RNLI lifeguards rescue swimmer swept out to sea on lilo off Cranfield Beach

Lifeboats News Release

RNLI lifeguards have rescued a swimmer who got into difficulty off the County Down coast this afternoon (Wednesday 9 August).


Cranfield Beach

The lifeguards based at Cranfield Beach were alerted at 3.40pm by Belfast Coastguard that a swimmer was in distress in the sea near the Sandilands Holiday Park.

The alarm was raised by friends on the beach after the swimmer who was using an inflatable lilo was swept 300m out to sea by an offshore wind.

Weather conditions were otherwise described as good with clear and sunny skies.

Lifeguard Danielle Rafferty controlled communications as senior lifeguard Peter Kinkaid and lifeguard Richard Cleave immediately launched the RNLI’s Rescue Water Craft and made their way to the scene.

On route to the casualty the lifeguards observed a canoeist waving his hand in the air. The casualty, who was thought to be in the water for 45 minutes, and struggling for 20 minutes, was found clinging to the canoe.

He was extremely cold, shivering and showing signs of hypothermia.

The lifeguards immediately took the swimmer, put him on the rescue water craft and brought him back to Cranfield Beach where they began to administer casualty care. The lifeguards worked with the local Kilkeel Coastguard team to ensure the casualty was kept warm until he was transferred into the care of an ambulance crew.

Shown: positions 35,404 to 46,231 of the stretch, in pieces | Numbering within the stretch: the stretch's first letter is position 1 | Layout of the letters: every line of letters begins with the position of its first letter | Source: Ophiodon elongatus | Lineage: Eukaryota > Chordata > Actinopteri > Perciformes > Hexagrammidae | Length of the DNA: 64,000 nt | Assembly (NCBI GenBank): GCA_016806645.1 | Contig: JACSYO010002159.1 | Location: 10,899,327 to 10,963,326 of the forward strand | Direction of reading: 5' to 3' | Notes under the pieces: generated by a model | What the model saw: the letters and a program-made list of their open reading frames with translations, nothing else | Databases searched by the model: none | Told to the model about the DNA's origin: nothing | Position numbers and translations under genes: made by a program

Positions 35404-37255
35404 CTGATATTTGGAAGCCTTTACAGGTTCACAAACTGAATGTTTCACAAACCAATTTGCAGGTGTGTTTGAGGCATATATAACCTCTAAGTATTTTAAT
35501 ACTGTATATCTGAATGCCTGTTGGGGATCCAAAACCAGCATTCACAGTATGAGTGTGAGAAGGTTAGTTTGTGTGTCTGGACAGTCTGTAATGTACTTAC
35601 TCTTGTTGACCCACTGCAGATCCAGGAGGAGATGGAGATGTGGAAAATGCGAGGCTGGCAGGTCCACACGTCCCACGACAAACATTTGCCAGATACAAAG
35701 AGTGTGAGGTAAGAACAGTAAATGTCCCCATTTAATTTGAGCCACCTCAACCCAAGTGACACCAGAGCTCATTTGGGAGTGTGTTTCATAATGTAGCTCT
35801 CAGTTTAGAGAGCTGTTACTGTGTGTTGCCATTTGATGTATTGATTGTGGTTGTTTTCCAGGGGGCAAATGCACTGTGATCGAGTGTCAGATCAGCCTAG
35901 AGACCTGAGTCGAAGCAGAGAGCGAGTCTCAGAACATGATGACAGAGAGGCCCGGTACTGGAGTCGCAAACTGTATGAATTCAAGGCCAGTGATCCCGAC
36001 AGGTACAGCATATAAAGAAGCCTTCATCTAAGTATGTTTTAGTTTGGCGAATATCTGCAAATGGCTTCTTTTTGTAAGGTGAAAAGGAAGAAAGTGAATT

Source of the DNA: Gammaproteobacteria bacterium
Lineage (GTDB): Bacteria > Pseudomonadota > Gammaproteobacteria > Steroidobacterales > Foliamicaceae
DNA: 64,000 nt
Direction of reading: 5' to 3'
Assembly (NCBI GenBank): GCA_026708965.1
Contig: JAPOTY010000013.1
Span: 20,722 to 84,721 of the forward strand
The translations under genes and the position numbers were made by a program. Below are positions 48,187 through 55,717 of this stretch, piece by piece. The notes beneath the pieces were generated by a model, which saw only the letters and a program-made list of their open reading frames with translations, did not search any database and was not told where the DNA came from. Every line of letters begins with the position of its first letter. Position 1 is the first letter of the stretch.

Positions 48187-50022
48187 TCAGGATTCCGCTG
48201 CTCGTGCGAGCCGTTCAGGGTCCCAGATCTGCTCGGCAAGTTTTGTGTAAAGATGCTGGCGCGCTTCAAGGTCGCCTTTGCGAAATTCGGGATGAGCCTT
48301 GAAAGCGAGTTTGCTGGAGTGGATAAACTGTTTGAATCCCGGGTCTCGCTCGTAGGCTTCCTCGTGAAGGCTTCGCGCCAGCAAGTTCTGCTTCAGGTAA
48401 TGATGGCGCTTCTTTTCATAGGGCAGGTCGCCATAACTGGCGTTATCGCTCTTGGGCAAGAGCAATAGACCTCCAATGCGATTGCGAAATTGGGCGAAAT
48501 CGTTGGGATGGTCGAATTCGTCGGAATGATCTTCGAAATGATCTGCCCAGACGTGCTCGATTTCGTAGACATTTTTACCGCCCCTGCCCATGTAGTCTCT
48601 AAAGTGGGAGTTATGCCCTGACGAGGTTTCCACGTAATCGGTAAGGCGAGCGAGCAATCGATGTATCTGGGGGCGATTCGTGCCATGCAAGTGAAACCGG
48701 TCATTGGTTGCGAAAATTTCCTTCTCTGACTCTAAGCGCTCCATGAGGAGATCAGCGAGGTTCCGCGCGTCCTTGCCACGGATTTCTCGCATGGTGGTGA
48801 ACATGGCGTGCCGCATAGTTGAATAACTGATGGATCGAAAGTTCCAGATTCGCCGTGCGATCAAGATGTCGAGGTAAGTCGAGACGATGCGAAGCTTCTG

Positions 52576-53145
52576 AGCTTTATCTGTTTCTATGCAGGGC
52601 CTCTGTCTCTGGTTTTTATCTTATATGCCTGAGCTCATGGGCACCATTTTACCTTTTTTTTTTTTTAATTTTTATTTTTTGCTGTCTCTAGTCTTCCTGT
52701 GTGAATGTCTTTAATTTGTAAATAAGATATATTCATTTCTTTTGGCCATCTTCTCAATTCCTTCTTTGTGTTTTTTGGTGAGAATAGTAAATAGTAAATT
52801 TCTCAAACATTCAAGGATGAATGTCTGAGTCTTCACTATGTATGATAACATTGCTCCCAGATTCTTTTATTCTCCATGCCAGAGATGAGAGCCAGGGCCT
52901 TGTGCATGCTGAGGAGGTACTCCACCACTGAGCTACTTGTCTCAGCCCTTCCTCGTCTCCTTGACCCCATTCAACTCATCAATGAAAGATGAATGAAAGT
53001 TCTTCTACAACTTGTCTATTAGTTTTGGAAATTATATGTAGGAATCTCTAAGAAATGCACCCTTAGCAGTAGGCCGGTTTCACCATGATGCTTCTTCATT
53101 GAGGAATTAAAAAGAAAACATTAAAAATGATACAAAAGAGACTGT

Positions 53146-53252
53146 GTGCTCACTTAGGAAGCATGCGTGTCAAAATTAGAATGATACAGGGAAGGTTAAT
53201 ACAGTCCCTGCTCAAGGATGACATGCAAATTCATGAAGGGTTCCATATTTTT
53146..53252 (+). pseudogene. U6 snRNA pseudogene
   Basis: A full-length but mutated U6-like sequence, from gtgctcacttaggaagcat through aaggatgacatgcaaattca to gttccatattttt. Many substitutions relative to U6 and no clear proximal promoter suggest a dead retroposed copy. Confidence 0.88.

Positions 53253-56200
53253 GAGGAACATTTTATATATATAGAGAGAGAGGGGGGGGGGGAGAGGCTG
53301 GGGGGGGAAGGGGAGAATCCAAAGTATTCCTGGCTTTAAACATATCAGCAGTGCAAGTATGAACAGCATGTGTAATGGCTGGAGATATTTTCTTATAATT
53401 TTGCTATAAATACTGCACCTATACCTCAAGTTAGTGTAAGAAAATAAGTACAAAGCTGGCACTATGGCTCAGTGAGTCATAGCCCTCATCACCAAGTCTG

Speaking following the call out, RNLI Lifeguard Supervisor Jason Nugent said: ‘We would like to wish the casualty a speedy recovery after what must have been a frightening experience for him today. We would also like to commend the casualty’s friends for raising the alarm and the canoeist who stayed with him until the lifeguards arrived on scene.

‘Today’s rescue was a good example of the various emergency services working well together to bring someone to safety and we would like to thank our colleagues in the Coastguard and ambulance service.

‘We would remind anyone planning a trip to the beach to always swim between the red and yellow flags on a lifeguarded beach. We would ask the public to also remember that inflatables such as lilos are designed for pools and not the open sea where they can be easily swept out by offshore winds and lead you into difficulty. Never swim alone and if you do see someone in trouble dial 999 or 112 and ask for the Coastguard.’


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For more information please contact Nuala McAloon, RNLI Press Officer on 0876483547, email Nuala_McAloon@rnli.org.uk or Niamh Stephenson RNLI Public Relations Manager Ireland on 00 353 87 1254 124 or Niamh_Stephenson@rnli.org.uk

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The RNLI charity saves lives at sea. Its volunteers provide a 24-hour search and rescue service around the United Kingdom and Republic of Ireland coasts. The RNLI operates over 238 lifeboat stations in the UK and Ireland and more than 240 lifeguard units on beaches around the UK and Channel Islands. The RNLI is independent of Coastguard and government and depends on voluntary donations and legacies to maintain its rescue service. Since the RNLI was founded in 1824, its lifeboat crews and lifeguards have saved over 142,700 lives.

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